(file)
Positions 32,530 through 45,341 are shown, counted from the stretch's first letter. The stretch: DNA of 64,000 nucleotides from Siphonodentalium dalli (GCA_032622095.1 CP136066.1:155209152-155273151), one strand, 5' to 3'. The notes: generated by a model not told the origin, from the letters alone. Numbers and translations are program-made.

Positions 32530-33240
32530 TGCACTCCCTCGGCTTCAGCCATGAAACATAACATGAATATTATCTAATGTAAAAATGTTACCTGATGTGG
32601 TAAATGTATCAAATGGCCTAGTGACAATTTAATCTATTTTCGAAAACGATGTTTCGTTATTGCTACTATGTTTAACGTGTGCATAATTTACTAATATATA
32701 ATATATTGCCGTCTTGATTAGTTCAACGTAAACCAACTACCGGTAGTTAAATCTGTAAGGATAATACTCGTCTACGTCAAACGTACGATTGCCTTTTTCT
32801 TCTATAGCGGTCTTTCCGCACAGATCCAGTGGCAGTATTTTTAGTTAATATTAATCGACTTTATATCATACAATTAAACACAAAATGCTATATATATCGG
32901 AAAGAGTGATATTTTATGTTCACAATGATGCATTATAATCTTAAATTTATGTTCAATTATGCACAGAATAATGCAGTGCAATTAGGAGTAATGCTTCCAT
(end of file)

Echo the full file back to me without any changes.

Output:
Positions 32,530 through 45,341 are shown, counted from the stretch's first letter. The stretch: DNA of 64,000 nucleotides from Siphonodentalium dalli (GCA_032622095.1 CP136066.1:155209152-155273151), one strand, 5' to 3'. The notes: generated by a model not told the origin, from the letters alone. Numbers and translations are program-made.

Positions 32530-33240
32530 TGCACTCCCTCGGCTTCAGCCATGAAACATAACATGAATATTATCTAATGTAAAAATGTTACCTGATGTGG
32601 TAAATGTATCAAATGGCCTAGTGACAATTTAATCTATTTTCGAAAACGATGTTTCGTTATTGCTACTATGTTTAACGTGTGCATAATTTACTAATATATA
32701 ATATATTGCCGTCTTGATTAGTTCAACGTAAACCAACTACCGGTAGTTAAATCTGTAAGGATAATACTCGTCTACGTCAAACGTACGATTGCCTTTTTCT
32801 TCTATAGCGGTCTTTCCGCACAGATCCAGTGGCAGTATTTTTAGTTAATATTAATCGACTTTATATCATACAATTAAACACAAAATGCTATATATATCGG
32901 AAAGAGTGATATTTTATGTTCACAATGATGCATTATAATCTTAAATTTATGTTCAATTATGCACAGAATAATGCAGTGCAATTAGGAGTAATGCTTCCAT